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Linda Wedman, left, and Phyllis Chesbro are pictured at Grinter Sunflower Farms in September 2017.

For weeks after contracting COVID-19, 95-year-old Phyllis Chesbro would ask her daughter, “When will I get better?”

Chesbro had lived a relatively independent life prior to contracting the virus. Despite having dementia and needing help remembering to take her medication, she was able to walk around by herself, bathe herself and enjoy books and Turner Classic Movies in her Brandon Woods apartment.

She also had a good appetite, and her daughter, Linda Wedman, said one of her favorite sayings was “I’ve never met a dessert I didn’t like.”

But after routine surveillance testing on Nov. 20 revealed that Chesbro had COVID-19, she went from being independent to completely dependent in a span of 12 days.

“I think the COVID knocked her flat. She got very, very weak, very exhausted,” Wedman said in a phone call with the Journal-World. “Within those 12 days she went from being independent in her apartment … to having to come out of the isolation with 24/7 care.”

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Linda Wedman holds hands with her mother, Phyllis Chesbro, on Jan. 5, 2021, two days before Chesbro’s death due to complications from COVID-19.

Chesbro could no longer walk on her own. All she wanted to do was sleep. And she had no appetite, Wedman said. For weeks, though, she held on. Chesbro frequently asked for water and was occasionally able to eat soft food like applesauce or yogurt.

But on Jan. 1, Chesbro didn’t ask, “When will I get better?” She asked, “Am I dying?”

Six days later, Chesbro died from complications of COVID-19. Wedman discussed her mom’s experience with COVID-19 in a phone interview with the Journal-World on Feb. 11, and she also shared some details of her mom’s life.

Chesbro was born and raised in Ottawa, where she married her husband, Vernon Chesbro, and raised their three kids: Scott Chesbro, Susan Workman and Wedman. She received a bachelor of arts in education from Ottawa University and worked for a short time as an elementary school teacher in Ottawa. Wedman said Chesbro loved it and talked about that experience her whole life.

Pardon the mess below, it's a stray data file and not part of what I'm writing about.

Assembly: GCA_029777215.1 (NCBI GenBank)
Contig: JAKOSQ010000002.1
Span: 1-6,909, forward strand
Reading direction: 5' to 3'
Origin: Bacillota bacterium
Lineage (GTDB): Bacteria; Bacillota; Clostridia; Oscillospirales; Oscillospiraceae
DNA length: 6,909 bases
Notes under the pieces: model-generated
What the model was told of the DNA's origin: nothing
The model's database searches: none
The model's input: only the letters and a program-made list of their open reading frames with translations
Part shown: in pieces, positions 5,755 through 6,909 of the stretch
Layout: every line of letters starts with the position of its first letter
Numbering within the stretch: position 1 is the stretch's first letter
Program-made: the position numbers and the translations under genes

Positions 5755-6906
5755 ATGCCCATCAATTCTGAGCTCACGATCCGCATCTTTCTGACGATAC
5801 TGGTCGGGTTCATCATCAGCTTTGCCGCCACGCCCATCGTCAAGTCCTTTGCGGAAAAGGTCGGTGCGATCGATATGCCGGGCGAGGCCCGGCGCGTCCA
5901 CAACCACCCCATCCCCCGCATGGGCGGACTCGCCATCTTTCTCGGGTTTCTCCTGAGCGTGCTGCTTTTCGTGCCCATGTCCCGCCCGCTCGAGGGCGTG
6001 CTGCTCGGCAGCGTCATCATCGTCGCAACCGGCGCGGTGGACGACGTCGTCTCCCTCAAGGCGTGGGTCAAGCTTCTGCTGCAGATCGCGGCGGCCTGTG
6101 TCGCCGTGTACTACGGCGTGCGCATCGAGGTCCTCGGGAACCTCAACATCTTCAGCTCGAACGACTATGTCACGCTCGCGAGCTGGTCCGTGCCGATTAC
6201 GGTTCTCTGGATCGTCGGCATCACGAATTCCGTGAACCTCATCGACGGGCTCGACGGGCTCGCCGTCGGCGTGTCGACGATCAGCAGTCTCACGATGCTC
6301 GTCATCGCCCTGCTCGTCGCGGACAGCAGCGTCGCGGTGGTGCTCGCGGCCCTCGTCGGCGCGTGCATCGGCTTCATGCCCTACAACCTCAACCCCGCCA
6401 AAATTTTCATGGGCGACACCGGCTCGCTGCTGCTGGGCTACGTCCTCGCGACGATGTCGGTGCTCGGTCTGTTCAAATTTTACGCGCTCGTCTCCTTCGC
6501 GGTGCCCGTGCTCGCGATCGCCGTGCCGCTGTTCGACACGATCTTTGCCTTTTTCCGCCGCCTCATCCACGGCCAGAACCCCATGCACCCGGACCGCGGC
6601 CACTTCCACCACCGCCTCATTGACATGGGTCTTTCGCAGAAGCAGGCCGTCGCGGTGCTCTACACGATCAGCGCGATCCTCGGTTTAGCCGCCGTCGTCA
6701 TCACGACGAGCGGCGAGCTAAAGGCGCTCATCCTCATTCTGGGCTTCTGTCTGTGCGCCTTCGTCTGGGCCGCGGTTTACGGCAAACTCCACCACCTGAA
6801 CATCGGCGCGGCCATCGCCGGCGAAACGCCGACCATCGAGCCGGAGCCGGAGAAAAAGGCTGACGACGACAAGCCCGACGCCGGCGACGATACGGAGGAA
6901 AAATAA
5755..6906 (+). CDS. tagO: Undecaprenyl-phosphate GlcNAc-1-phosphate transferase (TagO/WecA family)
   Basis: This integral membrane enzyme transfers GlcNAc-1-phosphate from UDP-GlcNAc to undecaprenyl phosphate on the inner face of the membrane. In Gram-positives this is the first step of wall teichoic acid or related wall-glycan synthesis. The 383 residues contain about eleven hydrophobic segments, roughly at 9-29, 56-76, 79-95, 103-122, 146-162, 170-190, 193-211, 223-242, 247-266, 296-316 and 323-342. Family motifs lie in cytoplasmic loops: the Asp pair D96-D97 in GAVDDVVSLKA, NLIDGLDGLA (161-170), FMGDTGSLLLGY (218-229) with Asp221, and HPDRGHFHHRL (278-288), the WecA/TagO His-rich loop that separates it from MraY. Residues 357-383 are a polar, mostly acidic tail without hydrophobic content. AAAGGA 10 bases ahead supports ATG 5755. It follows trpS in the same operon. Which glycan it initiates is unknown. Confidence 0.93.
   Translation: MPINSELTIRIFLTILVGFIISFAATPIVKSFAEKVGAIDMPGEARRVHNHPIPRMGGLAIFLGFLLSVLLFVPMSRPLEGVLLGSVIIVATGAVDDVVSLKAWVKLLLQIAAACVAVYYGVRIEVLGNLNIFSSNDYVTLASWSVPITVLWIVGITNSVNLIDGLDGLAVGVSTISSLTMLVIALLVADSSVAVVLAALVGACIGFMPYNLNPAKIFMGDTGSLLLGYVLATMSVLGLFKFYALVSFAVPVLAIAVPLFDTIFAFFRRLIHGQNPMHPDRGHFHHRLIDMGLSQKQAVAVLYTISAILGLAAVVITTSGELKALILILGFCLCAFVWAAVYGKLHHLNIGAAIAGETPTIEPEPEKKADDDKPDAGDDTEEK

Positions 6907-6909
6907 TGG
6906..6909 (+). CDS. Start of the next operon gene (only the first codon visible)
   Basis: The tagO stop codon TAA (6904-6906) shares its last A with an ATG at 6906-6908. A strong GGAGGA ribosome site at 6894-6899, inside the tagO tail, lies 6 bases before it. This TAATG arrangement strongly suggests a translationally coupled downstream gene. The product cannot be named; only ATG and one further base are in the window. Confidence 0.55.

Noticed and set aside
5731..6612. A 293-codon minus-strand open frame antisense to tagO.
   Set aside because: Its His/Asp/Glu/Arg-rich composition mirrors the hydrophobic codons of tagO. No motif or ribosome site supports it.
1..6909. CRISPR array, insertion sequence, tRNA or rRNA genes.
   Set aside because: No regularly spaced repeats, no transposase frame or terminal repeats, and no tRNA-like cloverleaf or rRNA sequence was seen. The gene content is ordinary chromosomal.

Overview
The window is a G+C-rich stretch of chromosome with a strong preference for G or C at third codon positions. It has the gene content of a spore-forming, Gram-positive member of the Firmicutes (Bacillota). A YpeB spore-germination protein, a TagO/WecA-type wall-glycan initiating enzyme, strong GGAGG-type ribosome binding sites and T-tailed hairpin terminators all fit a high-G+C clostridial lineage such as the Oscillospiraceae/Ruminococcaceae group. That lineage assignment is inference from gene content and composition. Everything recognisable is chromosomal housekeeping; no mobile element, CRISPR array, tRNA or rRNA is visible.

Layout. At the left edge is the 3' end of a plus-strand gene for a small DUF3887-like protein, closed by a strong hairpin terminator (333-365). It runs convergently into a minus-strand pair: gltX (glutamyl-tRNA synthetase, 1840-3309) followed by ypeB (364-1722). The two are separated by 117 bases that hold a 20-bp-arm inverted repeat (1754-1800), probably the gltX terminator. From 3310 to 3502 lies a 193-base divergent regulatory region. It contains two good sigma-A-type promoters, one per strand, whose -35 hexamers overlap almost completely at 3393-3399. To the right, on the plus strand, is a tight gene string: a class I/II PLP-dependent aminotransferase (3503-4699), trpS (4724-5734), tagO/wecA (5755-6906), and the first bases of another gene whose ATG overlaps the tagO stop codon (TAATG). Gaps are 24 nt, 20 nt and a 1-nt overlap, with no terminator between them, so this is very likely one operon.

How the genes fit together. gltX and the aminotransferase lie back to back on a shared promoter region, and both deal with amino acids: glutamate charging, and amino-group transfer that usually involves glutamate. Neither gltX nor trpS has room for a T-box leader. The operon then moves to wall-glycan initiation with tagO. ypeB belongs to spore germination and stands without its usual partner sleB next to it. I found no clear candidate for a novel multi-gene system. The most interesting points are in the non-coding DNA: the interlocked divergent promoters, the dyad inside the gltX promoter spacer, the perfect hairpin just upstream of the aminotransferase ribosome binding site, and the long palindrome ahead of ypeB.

In the late ’60s, Vernon’s job as a corporate executive took the family across the United States and the world. Chesbro lived in Trinidad and Tobago in the West Indies; St. Louis; Bakersfield, Calif.; Bellevue, Wash.; Cairo; and Atlanta.

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Vernon and Phyllis Chesbro are pictured on a camel in front of the Giza Necropolis in the late ’70s.

Wedman said Chesbro was always supportive of the moves and thought of them as experiences. But Ottawa was home, and that’s where Chesbro returned and lived until her husband’s death in 2010. Wedman said Chesbro was involved in the bridge club, volunteered at voting sites and was a supporter of the humane society there. She also worked for a travel agency for a short time. For the past 11 years, however, Chesbro had been living at Brandon Woods in Lawrence so she could be closer to Wedman.

Wedman described Chesbro as positive, feisty and all about family. Wedman said her mom enjoyed going on drives to view the scenery and that she was a huge help with Wedman’s son, who has cystic fibrosis.

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Phyllis Chesbro is pictured at the Baker University Wetlands in September of 2016.

At Brandon Woods, Chesbro was well-liked by the staff, Wedman said. Wedman emphasized how impressed she was with Brandon Woods since the onset of the COVID-19 pandemic. She said the facility made changes quickly to ensure safety, and that it didn’t have any COVID-19 cases for months. When Chesbro contracted COVID-19, Wedman said Brandon Woods had had a few other cases, and that some of her mom’s caretakers had contracted the virus. But Wedman said the employees were always masked and washing their hands, and that she considered her mom getting the virus only “bad luck.”

In addition to the staff at Brandon Woods, Wedman also said the home health aides and hospice staff members were great, and gave her mom 24/7 care.

Though Wedman said she understood her mom’s age was likely a factor in her decline, it didn’t make her death any easier. Wedman said that “having her die due to COVID was still really hard.”

Wedman said she had thought about the fact that COVID-19 vaccines were now being administered, and that if her mom had not gotten the virus in November, she would likely still be here today.

When asked what she would say to people who don’t think the virus is real or who don’t follow health guidelines, Wedman said she didn’t understand it “in the slightest.”

“Science is pretty black and white, and clearly you can talk to any nurse or doctor and you will be told about people that have fought this and died or recovered. How you can deny this is beyond me,” she said.

Wedman also talked about how many people Chesbro’s death affected. She said it devastated generations — Chesbro’s children, her grandchildren and her great-grandchildren. Wedman also said she often thought about how one person contracting the virus could endanger everyone else they might come into contact with.

“To me, it just reverberates how many people it affects,” she said.

photo by: Contributed Photo

Phyllis Chesbro, seated at center, pictured at her 90th birthday celebration in April of 2015.







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